~Written on July 25, 2006~
Today I hooked up a Belgian draft horse to a carriage and practiced driving at the company farm on Cane Island. Clouds of dust billowed from the gelding’s giant hooves on the dirt road. M was puffing away on a cigarette, and of course it reminded me of Jason.
“How long do you want to live?” I asked.
“I don’t know. I never thought about it before.”
“Most people haven’t until something bad happens,” I sighed, wiping the sweat off my forehead.
Later I interrupted the clomping beat of the horse’s steps by asking him what it was like growing up without a mom. She died when M was three years old, and his uncle died recently.
He exhaled a cloud of smoke, eyes half-closed with his usual look of boredom. “It was hard. Kids even made fun of me on Mother’s Day because she wasn’t around.” My heart tightened, worrying about Caleb.
“Jason promised to play baseball with Caleb, but he died the next day.”
This statement prompted M to ask the inevitable question: “How did he die?”
I didn’t want to answer that question again.
“I’m not here to judge,” he said gruffly, pulling his Carolina baseball cap lower over his eyes and sitting back on the bench seat.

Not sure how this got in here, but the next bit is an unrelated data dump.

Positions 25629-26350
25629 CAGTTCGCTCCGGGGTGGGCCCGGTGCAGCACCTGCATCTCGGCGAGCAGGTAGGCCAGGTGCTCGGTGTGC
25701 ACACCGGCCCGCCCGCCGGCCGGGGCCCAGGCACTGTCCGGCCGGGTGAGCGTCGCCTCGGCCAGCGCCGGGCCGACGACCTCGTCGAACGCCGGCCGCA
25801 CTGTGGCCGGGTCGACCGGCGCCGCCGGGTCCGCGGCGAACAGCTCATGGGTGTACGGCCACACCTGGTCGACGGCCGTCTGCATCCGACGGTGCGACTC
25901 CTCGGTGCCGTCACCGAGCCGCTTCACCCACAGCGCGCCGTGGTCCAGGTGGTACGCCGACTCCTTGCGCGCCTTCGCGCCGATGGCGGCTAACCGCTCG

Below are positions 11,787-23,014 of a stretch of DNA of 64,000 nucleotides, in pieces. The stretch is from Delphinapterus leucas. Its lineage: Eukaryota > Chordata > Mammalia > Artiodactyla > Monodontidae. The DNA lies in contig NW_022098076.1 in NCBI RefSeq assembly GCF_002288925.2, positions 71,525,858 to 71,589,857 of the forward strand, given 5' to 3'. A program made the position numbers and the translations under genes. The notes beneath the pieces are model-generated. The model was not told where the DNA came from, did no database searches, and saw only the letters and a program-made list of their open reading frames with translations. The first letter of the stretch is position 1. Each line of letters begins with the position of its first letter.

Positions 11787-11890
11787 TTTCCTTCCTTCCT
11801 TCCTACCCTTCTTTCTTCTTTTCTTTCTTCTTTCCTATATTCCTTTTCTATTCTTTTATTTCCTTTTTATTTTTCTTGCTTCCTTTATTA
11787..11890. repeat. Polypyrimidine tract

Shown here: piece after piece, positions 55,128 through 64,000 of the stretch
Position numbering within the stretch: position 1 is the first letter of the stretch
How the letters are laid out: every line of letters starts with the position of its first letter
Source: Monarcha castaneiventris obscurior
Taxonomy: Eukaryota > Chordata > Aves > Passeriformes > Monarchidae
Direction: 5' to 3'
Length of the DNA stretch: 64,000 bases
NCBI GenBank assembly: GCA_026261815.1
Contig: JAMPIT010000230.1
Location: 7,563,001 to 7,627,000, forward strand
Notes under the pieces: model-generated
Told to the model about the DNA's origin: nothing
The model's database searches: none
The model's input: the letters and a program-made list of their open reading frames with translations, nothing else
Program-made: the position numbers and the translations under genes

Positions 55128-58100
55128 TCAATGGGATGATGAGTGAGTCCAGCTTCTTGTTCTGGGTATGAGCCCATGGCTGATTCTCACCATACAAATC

After describing what happened, I told him it was the best thing in the world to be married. He asked why. I said it’s because you always have your best friend with you every day, and they want to listen to everything you have to say, even if it’s stupid. Our coworker Frank told him the same thing. I guess it was good to talk about it, even to someone I really don’t know.
Instinctively, I lecture someone else about his unhealthy habits, and I describe marriage with memories and stars in my eyes. It’s something he should not miss! But the sugarcoating wore off too quickly…
I talked about how harsh the world is, and how I want to be in heaven because there is only more pain to come on earth.
…My parents and the rest of my family will die too.
With the first sign of interest, M said I can’t think of it that way. He said that they will die and go to heaven, and then I will too. Then I’ll be there together with my family and my husband.
That’s really a good way to put it.
We were coming from two different perspectives. I was trying to convince him to look forward to the future. My marriage is over, but he countered that life is still worth living without it. With everything in front of me, why do I debate against life?